Ideally, I recommend waiting until conditions improve. When it's warmer, brighter and the plant is actively growing. The stress of winter, plus a repot (major surgery), could be the end of your plant. If you're determined to do it, reduce stress as much as possible and ensure that only healthy foliage goes into the new pot.
To fertilise or not to fertilise?
Growth generally slows or halts completely (for some plants that go dormant), over winter. Fertiliser is a plant food that gives plants nutrients to support growth. For this reason, you want to be careful not to feed your plants when they're not actually needing these nutrients at this time. If you have a plant that is still growing, you can still give it some fertiliser, but I would give the plant a diluted amount if you do. If you give a plant more "food" than it needs, it may not respond kindly - a bit like when we eat too much and feel uncomfortable. Let's now look at what you can do.
My top tips to ace winter plant care
✔ Reduce watering and check the soil before giving your plants a drink. If the soil is still moist, it likely doesn't need any. Sometimes, a plant may not need water for 2-3 weeks over winter. This will depend of course, on your heating and the light it receives.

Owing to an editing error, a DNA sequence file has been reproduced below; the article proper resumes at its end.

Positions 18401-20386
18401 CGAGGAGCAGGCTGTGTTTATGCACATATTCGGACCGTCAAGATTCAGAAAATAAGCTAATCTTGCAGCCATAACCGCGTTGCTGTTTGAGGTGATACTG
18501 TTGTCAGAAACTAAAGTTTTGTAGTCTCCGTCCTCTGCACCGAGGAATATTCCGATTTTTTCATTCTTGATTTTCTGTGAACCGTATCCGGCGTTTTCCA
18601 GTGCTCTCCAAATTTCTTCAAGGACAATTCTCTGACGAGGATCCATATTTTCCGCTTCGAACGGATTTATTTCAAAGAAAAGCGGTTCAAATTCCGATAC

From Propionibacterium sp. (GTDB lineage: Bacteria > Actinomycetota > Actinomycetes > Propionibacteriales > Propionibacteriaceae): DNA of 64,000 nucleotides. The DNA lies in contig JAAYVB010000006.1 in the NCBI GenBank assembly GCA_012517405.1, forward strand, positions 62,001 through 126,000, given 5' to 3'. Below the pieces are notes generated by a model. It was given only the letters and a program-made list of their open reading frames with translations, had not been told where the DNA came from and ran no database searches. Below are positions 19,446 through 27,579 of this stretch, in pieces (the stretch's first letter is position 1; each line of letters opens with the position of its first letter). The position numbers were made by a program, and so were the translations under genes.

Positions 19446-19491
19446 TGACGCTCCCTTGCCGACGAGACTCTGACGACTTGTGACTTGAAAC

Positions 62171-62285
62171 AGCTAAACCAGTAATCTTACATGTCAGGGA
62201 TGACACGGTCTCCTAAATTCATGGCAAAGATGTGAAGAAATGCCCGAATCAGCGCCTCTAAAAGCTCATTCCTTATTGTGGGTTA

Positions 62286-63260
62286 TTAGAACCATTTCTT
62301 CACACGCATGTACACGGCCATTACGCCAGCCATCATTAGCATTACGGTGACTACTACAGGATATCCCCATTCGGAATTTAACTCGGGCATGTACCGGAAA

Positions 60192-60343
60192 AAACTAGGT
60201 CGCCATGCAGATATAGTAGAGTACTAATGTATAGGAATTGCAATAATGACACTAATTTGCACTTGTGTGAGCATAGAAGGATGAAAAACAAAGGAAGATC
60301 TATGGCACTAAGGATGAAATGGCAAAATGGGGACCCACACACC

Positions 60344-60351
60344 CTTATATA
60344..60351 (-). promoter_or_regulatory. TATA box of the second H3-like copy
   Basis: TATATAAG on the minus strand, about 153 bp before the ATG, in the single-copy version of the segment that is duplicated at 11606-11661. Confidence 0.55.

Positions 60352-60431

✔ Consider moving your plants to a brighter room, particularly your colourful and variegated plants - these need more light than others. Some morning sun is fine in winter and may actually be beneficial.
✔ Consider moving your plants to reduce temperature fluctuations. Move plants from rooms that could sit below 12 degrees. Also move your plants from drafts such as cold windows and doors that open and close. Be mindful how close your plants are to heating and reduce any impacts by considering moving them away from these sources. To increase humidity, group your plants together and consider using mist and feed 1-2 times per week, especially if your heating is drying the air.
✔ Reduce or completely stop fertilising your plants. You can give them something natural like Groconut to keep their growth healthy with no risk to over doing it. It's easy to over fertilise in winter.
✔ Dust.your.plants! I can't emphasise this enough. It really does make a difference. Your plant needs to photosynthesise to thrive, and they do this through their leaves. During winter, they are also having to do this with less light. If there's a layer of dust on your plants, you are just making it so much harder for your plant. I place my plants into my shower and give them a sprinkle with a low pressure shower head, when it's time for a water. They will love you for it!
I hope you have found this helpful. I'd love for you to leave a comment below to let me know, or to ask any questions that this may not have answered for you.
If you'd like these tips straight to your inbox so you never miss them, you can subscribe here.
If you've read this far, you're a committed plant parent, and I take my hat off to you. Thanks for reading.